NFL free agency may be around the corner, but it isn't going to crop up before or during the NFL Draft that begins Thursday night and ends Saturday afternoon.
In order for free agency to occur as soon as next week, federal court judge Susan Nelson would not only have to refuse the owners' request for a stay of the lockout Wednesday, but the Eight Circuit Court of Appeals would also have to deny them in the next few days. If both attempts failed, then the NFL would have to come up with rules governing the league year before it would venture into free agency.
According to national reports surfacing Tuesday, some agents are calling teams about signing free agents because Nelson has lifted the lockout and those on the players' side are suggesting teams are breaking the law by not allowing players to work out in the facility or attempting to sign free agents. But many teams, and the Bengals appear to be one of them, are taking the position that the lockout rules are in place until the flurry of legal motions have been ruled on and that free agency can't be pursued until rules are in place.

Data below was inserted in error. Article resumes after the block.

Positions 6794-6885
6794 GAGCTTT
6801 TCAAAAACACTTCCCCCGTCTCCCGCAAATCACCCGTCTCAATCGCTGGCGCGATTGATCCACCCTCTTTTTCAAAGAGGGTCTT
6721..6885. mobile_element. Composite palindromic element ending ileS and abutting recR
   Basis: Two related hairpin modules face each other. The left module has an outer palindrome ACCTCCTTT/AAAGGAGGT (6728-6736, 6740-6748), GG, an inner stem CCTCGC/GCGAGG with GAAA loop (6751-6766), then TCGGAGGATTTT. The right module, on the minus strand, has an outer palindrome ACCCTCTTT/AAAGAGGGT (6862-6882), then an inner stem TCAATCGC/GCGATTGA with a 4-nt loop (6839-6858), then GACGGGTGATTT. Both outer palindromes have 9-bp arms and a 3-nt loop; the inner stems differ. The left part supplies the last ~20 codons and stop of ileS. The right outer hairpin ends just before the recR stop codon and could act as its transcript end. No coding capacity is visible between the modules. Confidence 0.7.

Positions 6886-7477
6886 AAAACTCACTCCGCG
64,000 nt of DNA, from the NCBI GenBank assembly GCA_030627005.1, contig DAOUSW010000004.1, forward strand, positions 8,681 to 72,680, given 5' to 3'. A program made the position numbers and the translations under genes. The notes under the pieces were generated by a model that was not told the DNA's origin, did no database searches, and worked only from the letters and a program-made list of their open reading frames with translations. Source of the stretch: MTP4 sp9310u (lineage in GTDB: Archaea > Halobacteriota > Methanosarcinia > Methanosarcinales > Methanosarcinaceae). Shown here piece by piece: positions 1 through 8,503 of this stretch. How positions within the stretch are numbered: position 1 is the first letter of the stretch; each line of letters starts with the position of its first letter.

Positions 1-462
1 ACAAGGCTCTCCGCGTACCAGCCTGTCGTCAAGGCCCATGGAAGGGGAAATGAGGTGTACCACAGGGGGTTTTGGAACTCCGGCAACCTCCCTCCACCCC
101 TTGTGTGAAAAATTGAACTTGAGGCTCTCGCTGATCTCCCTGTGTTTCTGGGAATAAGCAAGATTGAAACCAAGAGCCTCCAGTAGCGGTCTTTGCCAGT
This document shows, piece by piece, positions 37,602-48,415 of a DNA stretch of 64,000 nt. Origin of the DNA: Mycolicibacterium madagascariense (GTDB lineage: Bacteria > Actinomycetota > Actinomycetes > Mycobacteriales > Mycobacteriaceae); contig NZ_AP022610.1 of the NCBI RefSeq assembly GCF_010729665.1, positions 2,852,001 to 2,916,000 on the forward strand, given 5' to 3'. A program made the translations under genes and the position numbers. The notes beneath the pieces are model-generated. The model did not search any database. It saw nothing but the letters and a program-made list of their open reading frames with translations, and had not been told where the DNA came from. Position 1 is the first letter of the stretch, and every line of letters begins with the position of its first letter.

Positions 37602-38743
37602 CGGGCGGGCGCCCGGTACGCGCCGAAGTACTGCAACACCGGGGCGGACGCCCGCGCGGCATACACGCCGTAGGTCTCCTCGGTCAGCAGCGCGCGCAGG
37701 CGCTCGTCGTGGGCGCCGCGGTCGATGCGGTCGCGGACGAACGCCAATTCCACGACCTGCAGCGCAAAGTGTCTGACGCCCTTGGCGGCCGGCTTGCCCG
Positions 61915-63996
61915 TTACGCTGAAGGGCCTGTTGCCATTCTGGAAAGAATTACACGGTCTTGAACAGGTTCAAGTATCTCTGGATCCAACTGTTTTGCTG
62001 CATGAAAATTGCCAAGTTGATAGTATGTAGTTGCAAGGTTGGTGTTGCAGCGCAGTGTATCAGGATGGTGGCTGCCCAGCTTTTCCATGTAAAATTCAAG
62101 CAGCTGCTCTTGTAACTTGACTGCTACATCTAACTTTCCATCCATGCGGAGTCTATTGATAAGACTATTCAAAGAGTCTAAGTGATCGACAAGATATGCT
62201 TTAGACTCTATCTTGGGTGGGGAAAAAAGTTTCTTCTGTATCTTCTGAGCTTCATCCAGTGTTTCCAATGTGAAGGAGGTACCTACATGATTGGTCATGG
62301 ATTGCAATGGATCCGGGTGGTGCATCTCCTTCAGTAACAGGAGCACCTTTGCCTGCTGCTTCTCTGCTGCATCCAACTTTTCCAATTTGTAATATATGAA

When it does get going, the Bengals' two top priorities are re-signing cornerback
No matter what, Benson is a free agent and the Bengals would dearly love to have back their bell cow of the last three seasons. If they could have signed him in March, it would have opened up their draft board a tad. But this isn't any other year and not only is Benson free, so is third-down back
So much focus has been on the first two rounds and a quarterback that not much time has been spent dealing with how the Bengals are going to attack drafting potential replacements if they can't get Benson and Leonard back. If the Bengals choose to take a quarterback and a defensive player in the first two rounds, many draft experts believe they can get a back that can help them this year in the middle rounds.
"Because of the unusual number of quarterbacks and defensive linemen that look like they're going to go in the first round, there is going to be a good bargain for a back in the third or fourth round and maybe even lower," says Rob Rang, senior analyst for NFLdraftscout.com. "It's why Mark Ingram is slipping. If you can get one later, why invest in one in the first round?"